As you’ve probably heard, the California Supreme Court upheld Prop 8, which bans “gay marriage” in the state. People are pretty shocked (and understandably upset) about the ruling, but after reading the details of the case, I can’t say I’m surprised by the result:
Supporters of same-sex marriage, who filed several suits challenging the proposition after its adoption, argued that the change to the state’s Constitution was so fundamental that the initiative was not an amendment at all but instead a “revision,” a term for measures that rework core constitutional principles.
Under California law, revisions cannot be decided through a simple signature drive and a majority vote, as with Proposition 8. Instead, they can be placed on the ballot only with a two-thirds vote by the Legislature.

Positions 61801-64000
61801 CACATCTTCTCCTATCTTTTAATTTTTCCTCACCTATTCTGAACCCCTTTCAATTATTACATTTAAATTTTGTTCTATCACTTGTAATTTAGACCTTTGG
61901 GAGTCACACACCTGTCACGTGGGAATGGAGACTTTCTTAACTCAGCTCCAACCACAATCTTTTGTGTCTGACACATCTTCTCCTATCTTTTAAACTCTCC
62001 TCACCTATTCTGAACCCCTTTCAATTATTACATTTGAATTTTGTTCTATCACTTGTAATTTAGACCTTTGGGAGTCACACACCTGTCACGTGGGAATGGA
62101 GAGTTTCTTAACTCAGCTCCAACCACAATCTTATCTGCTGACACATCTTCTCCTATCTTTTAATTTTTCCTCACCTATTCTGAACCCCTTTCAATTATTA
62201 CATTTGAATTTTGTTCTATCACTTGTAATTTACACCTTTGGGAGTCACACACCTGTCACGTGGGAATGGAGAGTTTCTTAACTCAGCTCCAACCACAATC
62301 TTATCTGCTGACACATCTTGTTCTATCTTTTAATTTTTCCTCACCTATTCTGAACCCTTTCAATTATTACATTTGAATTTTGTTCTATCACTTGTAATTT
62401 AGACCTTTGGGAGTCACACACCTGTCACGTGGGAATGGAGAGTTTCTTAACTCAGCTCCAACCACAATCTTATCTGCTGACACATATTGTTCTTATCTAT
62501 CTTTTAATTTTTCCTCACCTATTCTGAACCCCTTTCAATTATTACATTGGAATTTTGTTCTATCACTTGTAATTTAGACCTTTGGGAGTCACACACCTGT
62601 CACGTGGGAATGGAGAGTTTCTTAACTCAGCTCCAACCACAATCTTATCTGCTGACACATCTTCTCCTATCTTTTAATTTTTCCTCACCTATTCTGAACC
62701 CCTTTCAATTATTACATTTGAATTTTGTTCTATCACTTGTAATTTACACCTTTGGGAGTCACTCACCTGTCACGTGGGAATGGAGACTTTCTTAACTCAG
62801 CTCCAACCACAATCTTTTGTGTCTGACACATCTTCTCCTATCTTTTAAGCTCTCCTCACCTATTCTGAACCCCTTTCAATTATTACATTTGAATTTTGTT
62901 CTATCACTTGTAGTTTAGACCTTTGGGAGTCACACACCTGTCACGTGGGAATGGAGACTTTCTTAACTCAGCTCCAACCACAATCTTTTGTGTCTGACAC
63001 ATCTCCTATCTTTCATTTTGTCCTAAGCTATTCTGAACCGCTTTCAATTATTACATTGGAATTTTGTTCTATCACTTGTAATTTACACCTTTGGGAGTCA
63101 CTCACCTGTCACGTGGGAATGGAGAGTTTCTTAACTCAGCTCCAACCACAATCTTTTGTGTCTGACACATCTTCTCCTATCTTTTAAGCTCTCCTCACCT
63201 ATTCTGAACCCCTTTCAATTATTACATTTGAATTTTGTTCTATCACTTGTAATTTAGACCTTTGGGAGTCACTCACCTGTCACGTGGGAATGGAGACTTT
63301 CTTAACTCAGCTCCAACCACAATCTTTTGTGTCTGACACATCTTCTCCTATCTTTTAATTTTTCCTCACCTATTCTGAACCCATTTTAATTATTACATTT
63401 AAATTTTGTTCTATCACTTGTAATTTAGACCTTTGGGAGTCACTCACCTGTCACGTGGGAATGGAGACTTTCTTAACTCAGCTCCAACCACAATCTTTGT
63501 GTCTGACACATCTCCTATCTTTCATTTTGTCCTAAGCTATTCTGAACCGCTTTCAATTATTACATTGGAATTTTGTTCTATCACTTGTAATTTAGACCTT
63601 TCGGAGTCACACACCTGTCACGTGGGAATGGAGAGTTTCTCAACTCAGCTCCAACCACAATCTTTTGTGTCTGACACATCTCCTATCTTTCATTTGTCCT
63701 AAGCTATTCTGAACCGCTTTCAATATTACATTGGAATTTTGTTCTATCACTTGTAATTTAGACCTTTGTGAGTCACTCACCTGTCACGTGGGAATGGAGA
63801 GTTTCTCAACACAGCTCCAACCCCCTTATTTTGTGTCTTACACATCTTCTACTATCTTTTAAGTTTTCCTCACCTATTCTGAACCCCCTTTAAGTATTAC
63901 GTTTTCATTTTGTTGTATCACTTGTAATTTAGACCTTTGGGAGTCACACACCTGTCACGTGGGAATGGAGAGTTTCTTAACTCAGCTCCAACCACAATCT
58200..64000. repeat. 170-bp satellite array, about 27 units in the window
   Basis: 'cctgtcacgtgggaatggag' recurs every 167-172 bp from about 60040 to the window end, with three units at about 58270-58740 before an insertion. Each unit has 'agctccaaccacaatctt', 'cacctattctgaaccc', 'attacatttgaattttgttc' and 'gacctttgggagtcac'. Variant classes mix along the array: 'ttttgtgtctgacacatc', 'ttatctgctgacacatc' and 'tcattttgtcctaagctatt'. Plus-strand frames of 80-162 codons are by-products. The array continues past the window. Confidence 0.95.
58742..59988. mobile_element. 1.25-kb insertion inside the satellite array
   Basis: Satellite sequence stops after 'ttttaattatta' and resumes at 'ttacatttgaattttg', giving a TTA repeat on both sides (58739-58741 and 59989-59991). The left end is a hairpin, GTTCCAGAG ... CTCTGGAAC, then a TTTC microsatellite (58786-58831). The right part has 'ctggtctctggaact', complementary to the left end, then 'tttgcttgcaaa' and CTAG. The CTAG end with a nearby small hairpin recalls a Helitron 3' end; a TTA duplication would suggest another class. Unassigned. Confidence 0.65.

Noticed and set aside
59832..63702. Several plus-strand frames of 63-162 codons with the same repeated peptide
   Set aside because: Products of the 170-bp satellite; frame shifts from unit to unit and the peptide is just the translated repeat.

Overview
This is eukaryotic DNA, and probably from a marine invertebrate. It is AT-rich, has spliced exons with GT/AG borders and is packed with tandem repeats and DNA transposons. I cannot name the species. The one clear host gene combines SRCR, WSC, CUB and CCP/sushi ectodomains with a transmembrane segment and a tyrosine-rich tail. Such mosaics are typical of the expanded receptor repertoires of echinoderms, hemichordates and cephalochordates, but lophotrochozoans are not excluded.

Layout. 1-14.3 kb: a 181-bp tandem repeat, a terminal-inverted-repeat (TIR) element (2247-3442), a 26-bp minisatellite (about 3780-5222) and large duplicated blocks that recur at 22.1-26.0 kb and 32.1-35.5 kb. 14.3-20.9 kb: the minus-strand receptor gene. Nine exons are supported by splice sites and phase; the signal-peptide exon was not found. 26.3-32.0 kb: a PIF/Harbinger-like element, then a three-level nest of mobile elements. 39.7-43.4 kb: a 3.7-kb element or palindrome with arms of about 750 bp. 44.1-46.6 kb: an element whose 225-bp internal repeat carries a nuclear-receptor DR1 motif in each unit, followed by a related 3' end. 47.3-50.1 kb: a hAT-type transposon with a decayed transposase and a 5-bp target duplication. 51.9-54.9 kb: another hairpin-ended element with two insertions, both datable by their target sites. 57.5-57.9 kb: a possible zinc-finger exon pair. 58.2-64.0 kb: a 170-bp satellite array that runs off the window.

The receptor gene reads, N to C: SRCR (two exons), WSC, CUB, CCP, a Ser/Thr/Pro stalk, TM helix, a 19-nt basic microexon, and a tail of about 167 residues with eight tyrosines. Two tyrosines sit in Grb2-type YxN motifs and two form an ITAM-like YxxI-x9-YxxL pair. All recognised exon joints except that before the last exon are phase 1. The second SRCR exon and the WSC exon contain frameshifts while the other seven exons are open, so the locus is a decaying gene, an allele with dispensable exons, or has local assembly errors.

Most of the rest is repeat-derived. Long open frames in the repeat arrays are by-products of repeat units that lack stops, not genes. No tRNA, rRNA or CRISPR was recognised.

But the justices said the proposition was an amendment, not a revision. It has been historically rare for the state’s courts to overturn initiatives on the ground that they are actually revisions, and many legal scholars had deemed the challenge to Proposition 8 a long shot.
That’s pretty thin gruel to hang a challenge on. Meantime, a lawyer who blogs at Kos notes that, in every other respect, the ruling indicates that the court is in favor of equality and would probably have ruled in favor of gay marriage if that was, in fact, what they were being asked to rule on. But it wasn’t.
This is certainly a setback, but it’s not surprising and it doesn’t at all mean that the fight for equality is being lost.